HAAi baby, we’re in the ascendant A video that combines choreography and artificial intelligence

Dancers transform into birds and trees on a soaring journey through time and space.

In the video for HAAi’s ‘Baby, We Ascending’ – the lead track from the DJ’s debut album and producer, made in collaboration with Jon Hopkins – the sweeping melodies, soaring vocals and hardcore-inspired rhythm are brought to life through a blend of realistic dance and AI technology. Designed by Akira Uchida and animated by Tom Force, the visual is a diverse interpretation of the track and a stunning technical feat in itself, as three dancers morph seamlessly with flowers, birds, and trees.

“I’ve worked with Tom across my entire album, including the video for ‘Purple Jelly Disc,’ pulling AI on my digital album cover, my Mixmag cover, and now for this,” says HAAi. “He’s also designing some custom visuals for my big shows this year which I’m really excited about.”

“I almost met Akira as he was designing a dance piece for an older track of mine called ‘Feels’, which blew me away. His interpretation of my music and translating it into movement was really emotional to watch. It just didn’t make sense for me to work with both Tom and Akira on the video.”

Force is best known as a member of The Horrors and as a solo musician in his own right, but lately he’s been inspired to try to use artificial intelligence to create visuals and animation. “I’ve seen examples of technology before with things like the popular ‘avocado chair’ but after hearing about VQGAN+CLIP on the Interdependence podcast, I woke up later in the morning and thought ‘OK, I’ll make this go today’. That morning, my entire creative practice opened wide. I just don’t play music anymore. It also changed the way my eyes looked at the world.” When Force first heard the track, he wanted to convey the feeling he says he gets with a lot of HAAi music, “a kind of rushing feeling, the feeling of rushing through the atmosphere with power.”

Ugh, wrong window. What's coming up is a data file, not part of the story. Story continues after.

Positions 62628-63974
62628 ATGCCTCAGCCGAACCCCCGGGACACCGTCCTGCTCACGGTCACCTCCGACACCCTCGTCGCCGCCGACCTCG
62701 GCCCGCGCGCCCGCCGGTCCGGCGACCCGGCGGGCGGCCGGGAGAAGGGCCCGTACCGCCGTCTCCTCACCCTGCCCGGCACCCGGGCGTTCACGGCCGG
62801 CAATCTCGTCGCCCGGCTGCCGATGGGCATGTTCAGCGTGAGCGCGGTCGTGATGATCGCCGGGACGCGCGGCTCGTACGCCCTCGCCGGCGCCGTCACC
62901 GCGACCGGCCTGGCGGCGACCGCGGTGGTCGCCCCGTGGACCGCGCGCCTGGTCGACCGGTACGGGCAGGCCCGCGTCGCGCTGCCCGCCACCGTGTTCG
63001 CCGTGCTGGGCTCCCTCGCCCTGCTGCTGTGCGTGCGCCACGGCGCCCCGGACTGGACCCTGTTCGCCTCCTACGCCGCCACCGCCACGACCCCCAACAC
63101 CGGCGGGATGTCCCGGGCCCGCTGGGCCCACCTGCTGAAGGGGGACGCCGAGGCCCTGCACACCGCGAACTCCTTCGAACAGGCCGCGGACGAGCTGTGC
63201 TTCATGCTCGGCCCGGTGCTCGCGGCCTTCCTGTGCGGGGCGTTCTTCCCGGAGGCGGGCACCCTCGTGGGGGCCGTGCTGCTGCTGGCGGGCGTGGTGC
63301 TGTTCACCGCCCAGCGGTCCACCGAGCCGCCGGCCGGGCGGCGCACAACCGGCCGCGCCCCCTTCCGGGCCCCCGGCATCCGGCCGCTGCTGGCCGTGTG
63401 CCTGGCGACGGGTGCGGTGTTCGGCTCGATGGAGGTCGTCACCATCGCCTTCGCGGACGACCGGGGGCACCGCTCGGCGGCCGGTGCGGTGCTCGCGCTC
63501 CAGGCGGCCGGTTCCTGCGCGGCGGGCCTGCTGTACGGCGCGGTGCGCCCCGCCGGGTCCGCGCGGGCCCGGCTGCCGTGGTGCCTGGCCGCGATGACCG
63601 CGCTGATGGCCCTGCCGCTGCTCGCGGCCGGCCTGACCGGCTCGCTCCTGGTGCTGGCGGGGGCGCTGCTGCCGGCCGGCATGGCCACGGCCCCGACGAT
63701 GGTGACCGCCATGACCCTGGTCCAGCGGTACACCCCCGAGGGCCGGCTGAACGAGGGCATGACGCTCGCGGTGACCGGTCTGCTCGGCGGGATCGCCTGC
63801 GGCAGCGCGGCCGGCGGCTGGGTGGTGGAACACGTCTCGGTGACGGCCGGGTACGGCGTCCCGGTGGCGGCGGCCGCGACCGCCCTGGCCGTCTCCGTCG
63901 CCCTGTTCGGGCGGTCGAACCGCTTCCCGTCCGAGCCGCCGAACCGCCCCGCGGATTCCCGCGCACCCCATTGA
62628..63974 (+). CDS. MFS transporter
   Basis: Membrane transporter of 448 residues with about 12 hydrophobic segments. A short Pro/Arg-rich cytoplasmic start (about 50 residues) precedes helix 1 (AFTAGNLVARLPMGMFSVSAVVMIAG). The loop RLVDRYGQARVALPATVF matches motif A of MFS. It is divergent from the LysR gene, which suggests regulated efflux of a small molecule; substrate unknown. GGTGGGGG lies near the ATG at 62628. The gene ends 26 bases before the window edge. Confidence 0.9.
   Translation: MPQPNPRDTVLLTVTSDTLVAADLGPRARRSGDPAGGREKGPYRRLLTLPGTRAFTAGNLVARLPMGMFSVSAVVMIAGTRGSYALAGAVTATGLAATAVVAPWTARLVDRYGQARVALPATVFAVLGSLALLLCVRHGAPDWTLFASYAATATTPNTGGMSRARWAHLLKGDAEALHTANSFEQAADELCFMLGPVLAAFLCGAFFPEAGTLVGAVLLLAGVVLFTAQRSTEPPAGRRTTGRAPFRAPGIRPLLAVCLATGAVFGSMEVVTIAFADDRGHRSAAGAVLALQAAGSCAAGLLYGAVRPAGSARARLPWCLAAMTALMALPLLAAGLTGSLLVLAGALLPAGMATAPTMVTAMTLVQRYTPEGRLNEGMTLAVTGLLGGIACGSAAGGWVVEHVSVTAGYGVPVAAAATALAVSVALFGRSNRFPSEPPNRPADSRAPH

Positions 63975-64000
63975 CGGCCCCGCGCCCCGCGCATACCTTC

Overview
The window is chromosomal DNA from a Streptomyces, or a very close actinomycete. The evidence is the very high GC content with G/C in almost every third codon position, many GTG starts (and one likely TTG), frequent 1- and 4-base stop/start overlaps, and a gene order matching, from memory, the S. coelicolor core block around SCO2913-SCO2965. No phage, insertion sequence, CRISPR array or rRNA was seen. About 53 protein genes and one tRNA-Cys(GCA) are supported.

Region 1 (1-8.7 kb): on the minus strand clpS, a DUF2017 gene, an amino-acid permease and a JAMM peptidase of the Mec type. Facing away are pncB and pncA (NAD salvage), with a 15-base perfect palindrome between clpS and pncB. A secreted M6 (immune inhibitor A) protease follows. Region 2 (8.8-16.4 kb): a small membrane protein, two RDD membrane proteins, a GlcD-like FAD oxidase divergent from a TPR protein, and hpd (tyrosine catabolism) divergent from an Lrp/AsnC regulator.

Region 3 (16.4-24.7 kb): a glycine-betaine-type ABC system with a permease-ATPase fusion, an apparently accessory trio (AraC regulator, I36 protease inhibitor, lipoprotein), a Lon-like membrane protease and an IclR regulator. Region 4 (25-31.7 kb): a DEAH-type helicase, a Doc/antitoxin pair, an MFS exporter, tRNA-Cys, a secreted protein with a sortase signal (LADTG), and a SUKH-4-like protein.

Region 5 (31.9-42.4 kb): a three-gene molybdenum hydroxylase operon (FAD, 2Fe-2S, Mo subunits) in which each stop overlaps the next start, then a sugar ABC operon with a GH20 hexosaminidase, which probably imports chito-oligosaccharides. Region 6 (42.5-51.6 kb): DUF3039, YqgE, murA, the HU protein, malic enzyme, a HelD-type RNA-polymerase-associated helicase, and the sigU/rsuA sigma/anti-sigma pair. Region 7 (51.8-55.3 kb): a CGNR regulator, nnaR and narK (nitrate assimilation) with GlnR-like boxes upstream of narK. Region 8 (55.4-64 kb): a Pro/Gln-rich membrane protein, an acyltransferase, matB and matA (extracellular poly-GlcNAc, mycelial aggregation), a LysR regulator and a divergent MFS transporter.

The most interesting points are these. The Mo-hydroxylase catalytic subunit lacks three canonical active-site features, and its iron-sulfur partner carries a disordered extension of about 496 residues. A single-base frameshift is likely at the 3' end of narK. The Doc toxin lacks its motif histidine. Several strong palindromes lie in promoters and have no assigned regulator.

“So there’s really that sense of flight, and when I married with thoughts of ascension, it seemed natural to explore bird shapes. Across my work thus far, there’s been a lot of botanical exploration, so I’ve also incorporated that into my AI stimulation knowing I’m going to get some exciting results. Interesting as he tries to figure out if any part of the dancer is supposed to be on a bird, or a flower, or something in between. But also as Akira explained to me, ascension is also about change, and the flower’s life journey illustrates change very poetically.”

Uchida had a similar response to the path he wanted to convey through choreography. “The first thing that hit me when listening to the song was how it felt celestial and ethereal. The climax of the song gave me a very specific sense of falling into the sky and beyond (not to be confused with flying) which inspired a few visuals at the end of the video. There is also a tremendous amount in the sound that I felt it was important to capture it as well as the strong feminine energy I wanted to channel into the movement.”

The video production was a collaborative process, with Uchida shooting dancers in front of a green screen in a studio in New York, and Force processing the footage by traditional means before running each scene through a machine learning synthesis process called directed propagation.